Are Woolworths Shares a Buy Yet?

What Happened to the Woolworths Share Price?

Woolworths Limited [ASX:WOW] is predominantly a supermarket retailer. However this conglomerate also includes liquor stores Dan Murphy’s and Cellermasters, Big W discount department stores, Masters Home Improvements, and petrol business through the Caltex/Woolworths service station partnership.

At the time of writing, WOW shares were trading at $21.71.

What’s going on at Woolies?

Don’t get too excited about Woolworths, this stock is going down. Woolworths has been plagued by Masters, the unexciting Big W chain and an internal management merry-go-round for the past 12 months.

The Age reported this morning that there are whispers a capital raising for the stock may be in order.

If this is true, it would be bad news for existing shareholders, as it would dilute the value of Woolies stock further.

Furthermore, this year’s financial results will show if there’s been a turnaround in Big W. Woolworths has spent nearly two years trying to return Big W to a profitable business. While I expected this to show in half year results, it didn’t.

What now for Woolworths Ltd?

ASX data shows 97 million Woolworths shares were shorted by the end of last week. Roughly 7% of all the shares on issue. This is compared to 1% of Woolies shares being shorted in 2014.

Don’t let WOW’s 2.71% rally in the past three week fool you. It doesn’t have legs.

The stock is now trading at levels not seen since the second half of 2006.

But at this stage, with see-sawing markets and negative sentiment surrounding the conglomerate, I expect Woolworths to continue it’s down trend.

While the $20–21 price point appears to provide technical support, WOW shares are consistently testing this level.

However, if WOW breaks this, the next level of support for the stock sits at $10–11. A price WOW shares haven’t traded at since the first half of 2006.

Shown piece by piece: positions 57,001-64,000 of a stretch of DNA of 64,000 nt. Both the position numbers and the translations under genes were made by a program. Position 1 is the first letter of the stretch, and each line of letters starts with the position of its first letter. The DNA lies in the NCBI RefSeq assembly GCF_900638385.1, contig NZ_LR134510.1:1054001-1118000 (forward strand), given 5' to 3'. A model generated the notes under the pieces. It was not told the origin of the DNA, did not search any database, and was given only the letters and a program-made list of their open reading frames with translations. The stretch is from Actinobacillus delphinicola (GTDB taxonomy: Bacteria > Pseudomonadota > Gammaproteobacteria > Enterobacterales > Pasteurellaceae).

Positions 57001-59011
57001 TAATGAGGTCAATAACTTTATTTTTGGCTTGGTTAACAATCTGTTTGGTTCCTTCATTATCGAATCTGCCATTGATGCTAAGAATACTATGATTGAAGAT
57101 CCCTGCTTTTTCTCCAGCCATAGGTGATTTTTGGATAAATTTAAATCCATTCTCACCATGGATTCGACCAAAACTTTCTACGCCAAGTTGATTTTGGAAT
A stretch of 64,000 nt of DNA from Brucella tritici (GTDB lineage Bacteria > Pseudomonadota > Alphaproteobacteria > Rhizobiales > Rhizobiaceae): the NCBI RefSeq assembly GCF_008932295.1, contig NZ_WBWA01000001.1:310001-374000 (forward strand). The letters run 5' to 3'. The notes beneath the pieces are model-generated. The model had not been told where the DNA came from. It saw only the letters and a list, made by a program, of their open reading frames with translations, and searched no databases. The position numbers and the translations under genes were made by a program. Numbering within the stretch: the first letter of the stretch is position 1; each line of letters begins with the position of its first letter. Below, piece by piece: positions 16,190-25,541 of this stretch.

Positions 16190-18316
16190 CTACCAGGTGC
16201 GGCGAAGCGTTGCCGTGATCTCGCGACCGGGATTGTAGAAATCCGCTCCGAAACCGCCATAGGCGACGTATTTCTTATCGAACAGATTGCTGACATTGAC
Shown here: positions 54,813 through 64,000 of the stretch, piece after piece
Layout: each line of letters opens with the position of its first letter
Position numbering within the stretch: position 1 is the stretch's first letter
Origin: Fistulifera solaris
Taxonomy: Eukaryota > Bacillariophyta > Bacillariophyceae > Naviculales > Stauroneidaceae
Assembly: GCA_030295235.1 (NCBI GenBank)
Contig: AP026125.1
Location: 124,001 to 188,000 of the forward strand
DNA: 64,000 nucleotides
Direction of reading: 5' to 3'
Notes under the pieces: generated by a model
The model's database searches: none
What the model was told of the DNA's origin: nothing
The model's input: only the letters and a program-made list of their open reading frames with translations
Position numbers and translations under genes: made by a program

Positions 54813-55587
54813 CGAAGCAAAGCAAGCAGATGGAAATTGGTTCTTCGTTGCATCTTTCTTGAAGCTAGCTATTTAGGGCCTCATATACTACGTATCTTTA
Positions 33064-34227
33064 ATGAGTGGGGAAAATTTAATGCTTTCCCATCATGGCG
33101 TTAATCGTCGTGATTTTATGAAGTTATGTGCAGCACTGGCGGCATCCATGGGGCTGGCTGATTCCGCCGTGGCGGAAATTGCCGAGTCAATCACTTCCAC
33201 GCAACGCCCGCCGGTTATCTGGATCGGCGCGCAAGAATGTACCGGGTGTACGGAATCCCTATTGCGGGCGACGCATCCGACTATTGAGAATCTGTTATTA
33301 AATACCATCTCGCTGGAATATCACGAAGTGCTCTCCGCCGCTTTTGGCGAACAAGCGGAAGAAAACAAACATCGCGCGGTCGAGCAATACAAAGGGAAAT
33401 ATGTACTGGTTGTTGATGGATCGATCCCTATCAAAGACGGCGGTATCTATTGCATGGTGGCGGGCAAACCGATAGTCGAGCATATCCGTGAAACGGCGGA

Long term investors would want to stay away from WOW until the share price confirms an uptrend.

Short term traders, however, should get ready to short sell Woolworths.

Shae Russell

Since starting out in the financial markets over a decade ago, Shae has extensive experience across various aspects of the industry. Shae cut her teeth in the derivatives industry, teaching clients basic trading techniques with technical analysis.

Joining Fat Tail Investment Research eight years ago, Shae has worked across a number of publications, such as Australian Small-Cap Investigator, Gold Stock Trader and Microcap Trader. She’s spent the past two years however, honing her macro analysis skills alongside Jim Rickards, showing Australians how to invest and profit form global macro trends.

Drawing on her extensive experience, Shae is a contributor to Money Morning, and lead editor of sister-publication Markets & Money, where she looks at broad macro trends developing around the world, combining them with her distaste for central banks and irrational love of all things bullion.

Money Morning Australia